8 comments sorted by best / new / date

    I'm guessing the steel wool is to polish the frets after? No mention of it after listing it in the needed tools.
    Sorry forgot to mention in the article that it is best to remove the neck of a bolt on guitar for this work and when you are working with a set neck guitar support the neck. If you don't have a neck rest of some kind simply take a shallow box and fold up a face cloth to place on top of it where the neck will come in contact with the box. Easy. Thanks!
    Good write-up. I'm not about to try it myself considering just the price of the straight edge could get me the job done right at the moment, but I'll be using this in the future.
    HI, nice sensible instructions, good stuff. Some necks though, seem to have more of a curve on them across the neck than others. How do you compensate for this?
    I'll assume you're talking of fingerboard radius, and give my two sense. at any point (measured in percent of the total length of the particular fret) it should be exactly the same height from the board than the next. To do this, I'll assume you split the board into three pieces lengthwise (you'll have two fine points on each of the frets dividing them into thirds) then from there, you might do it again, only doing it at a certain percentage of the frets that files down those points (but in theory, the endless cycle of smaller and smaller microscopic points would occur)OR just use sandpaper to file them down, doing it in decreasing coarseness. I may just be talking of impossible things. worth a try though, right?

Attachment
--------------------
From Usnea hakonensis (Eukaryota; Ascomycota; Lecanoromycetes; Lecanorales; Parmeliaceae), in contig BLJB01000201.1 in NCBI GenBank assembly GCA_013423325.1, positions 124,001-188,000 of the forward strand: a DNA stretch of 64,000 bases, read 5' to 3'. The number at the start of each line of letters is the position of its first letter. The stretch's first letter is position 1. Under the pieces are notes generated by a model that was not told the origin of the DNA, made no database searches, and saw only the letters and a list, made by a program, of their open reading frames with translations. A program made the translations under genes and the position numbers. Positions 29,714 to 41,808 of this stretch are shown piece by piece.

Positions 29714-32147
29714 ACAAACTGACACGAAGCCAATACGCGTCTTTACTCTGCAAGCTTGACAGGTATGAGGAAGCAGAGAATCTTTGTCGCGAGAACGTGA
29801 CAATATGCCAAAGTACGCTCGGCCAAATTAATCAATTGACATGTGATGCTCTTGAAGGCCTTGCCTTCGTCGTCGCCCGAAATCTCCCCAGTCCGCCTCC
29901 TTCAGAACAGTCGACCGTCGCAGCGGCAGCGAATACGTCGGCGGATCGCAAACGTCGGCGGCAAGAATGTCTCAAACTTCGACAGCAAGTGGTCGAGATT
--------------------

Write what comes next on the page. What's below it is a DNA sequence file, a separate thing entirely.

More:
Have you ever slotted a TOM bridge saddle and had it rattle or buzz? I have had so many issues with G/B/E strings on every TOM bridge and am trying to figure out the best way to achieve good results. I've tried using nut slotting tools, trianglular jeweler files with the correct back angle and all kinds of downward tailstop pressures to try and overcome this ongoing issue and am still having the same results! This happens on preslotted saddles also, as they need some adjustment per string guage. What has given you best results? I would truly be grateful for any info on your technique and trouble shooting method you have discovered to overcome my dilemma. Woody
    I'm certainly not an expert, but it seems to me that making sure that the frets are exactly level to each other while there's no tension on the neck means that the frets are going to be concave to each other once you put tension back on the neck with the strings. Or are you saying that once you remove the strings to use the truss rod to get the neck in the same position as when the strings were on it?